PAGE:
Foot Locker centralizes back-end brand experience with Adobe integration

Foot Locker opts for Adobe services to optimize back-end

Foot Locker has seven different brands under its heel. To centralize that cross-brand experience, the apparel company has gone through a back-end digital transformation.

Foot Locker has re-platformed its entire digital infrastructure using Adobe Experience Could, which is all running on Microsoft Azure.

Pawan Verma, executive vice-president, chief information and customer connectivity officer at Foot Locker, said the integration is about creating a common ecosystem to help connect data with varied front-end experiences.

"The real value there is that we can innovate much faster. If we have a new feature coming in or we drop a new enhancement, we don't have to code it six times for six different banners. We can code it one time, or consider it one time. We can expose it as an API one time and our partners can consume it," Verma told The Drum.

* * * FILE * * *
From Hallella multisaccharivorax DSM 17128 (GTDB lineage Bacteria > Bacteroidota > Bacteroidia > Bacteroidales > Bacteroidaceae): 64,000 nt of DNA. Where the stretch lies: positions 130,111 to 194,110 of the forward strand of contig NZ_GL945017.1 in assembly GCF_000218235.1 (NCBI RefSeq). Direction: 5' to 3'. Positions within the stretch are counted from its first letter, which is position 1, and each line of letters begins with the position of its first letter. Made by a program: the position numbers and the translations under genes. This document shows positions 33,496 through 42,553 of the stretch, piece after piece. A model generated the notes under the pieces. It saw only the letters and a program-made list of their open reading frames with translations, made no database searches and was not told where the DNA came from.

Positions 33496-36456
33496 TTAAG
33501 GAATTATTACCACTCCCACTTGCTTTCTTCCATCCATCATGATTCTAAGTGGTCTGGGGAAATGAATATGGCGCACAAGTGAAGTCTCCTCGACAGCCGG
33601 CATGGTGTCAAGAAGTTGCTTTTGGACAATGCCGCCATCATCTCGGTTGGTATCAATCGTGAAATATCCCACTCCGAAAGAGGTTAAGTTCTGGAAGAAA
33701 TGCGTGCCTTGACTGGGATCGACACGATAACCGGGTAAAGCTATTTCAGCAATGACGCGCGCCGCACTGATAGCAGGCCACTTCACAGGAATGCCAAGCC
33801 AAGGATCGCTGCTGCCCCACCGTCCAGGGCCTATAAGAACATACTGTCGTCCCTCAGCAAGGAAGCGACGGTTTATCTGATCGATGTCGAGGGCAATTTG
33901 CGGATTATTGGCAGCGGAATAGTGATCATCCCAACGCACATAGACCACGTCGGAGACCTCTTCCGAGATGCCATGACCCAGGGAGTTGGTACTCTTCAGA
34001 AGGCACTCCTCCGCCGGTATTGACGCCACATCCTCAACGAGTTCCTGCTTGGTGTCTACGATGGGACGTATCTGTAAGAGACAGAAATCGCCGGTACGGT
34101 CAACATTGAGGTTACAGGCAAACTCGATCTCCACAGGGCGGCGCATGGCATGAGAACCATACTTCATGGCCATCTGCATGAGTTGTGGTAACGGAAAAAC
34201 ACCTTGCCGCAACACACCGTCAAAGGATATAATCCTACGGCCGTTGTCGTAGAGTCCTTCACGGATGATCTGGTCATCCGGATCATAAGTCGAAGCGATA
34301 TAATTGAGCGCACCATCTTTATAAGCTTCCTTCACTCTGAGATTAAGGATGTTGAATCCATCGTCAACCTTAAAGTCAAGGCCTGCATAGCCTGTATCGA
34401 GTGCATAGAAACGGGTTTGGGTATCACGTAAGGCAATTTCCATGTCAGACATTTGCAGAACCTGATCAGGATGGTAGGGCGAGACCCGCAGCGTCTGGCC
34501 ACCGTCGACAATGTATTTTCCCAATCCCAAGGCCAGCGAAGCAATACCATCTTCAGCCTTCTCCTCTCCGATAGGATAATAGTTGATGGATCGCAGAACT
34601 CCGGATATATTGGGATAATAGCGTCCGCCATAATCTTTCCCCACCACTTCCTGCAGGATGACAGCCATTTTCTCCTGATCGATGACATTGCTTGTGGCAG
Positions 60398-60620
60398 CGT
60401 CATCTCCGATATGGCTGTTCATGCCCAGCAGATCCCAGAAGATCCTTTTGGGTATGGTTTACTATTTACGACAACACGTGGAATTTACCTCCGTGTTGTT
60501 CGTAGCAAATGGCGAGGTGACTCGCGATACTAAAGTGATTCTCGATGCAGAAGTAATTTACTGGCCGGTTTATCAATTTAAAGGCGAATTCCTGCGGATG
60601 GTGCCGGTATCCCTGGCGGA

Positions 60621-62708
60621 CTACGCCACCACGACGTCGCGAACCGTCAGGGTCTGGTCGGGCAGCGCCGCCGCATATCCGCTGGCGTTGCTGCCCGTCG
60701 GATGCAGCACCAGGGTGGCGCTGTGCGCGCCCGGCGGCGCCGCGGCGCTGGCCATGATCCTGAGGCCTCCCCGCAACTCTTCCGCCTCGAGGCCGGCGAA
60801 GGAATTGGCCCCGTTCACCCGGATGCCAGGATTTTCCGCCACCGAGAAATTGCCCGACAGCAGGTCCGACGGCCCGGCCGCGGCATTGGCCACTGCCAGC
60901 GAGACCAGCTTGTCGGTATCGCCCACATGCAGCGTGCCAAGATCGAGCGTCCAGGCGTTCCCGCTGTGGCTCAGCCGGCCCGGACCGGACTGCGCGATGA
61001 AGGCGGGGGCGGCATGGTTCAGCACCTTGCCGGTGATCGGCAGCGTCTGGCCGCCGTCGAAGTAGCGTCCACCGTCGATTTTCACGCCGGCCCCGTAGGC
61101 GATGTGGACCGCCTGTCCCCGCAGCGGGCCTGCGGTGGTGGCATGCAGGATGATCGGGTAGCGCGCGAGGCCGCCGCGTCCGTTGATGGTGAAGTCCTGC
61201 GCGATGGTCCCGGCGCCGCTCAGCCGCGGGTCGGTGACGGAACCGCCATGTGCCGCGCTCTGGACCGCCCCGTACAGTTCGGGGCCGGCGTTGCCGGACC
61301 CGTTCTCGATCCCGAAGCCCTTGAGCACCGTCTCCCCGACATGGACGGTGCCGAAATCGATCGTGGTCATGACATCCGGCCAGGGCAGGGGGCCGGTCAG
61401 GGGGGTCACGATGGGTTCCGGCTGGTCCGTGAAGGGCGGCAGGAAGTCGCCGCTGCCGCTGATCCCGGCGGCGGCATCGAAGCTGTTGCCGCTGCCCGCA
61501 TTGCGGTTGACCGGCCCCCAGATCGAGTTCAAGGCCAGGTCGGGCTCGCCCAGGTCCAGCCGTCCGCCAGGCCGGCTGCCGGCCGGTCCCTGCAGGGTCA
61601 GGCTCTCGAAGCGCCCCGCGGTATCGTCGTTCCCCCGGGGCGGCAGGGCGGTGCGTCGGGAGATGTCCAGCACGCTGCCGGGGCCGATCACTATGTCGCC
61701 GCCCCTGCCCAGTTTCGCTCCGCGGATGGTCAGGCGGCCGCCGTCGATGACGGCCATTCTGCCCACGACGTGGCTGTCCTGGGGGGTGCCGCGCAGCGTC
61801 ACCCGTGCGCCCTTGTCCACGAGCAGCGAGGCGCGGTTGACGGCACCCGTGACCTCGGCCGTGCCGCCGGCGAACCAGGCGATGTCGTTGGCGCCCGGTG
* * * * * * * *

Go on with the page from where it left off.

Foot Locker works closely with brands like Nike, Puma and Adidas, which can drop new products at a moment's notice. Verma said the re-platforming has created a "factor model" on the back-end where Foot Locker can "get the brief of a new product and launch the product in a very short period of time because it's much more software managed rather than human managed."

The integration looks to drive personalization by centralizing content management tools with audience management and analytical tools.

Michael Klein, director of industry strategy for retail, travel and CPG at Adobe, said brands across all verticals can leverage the Experience Cloud, which delivers experiences "at any touch point from the acquisition of ad space, the owned space of conversion, and...into retention and advocacy."

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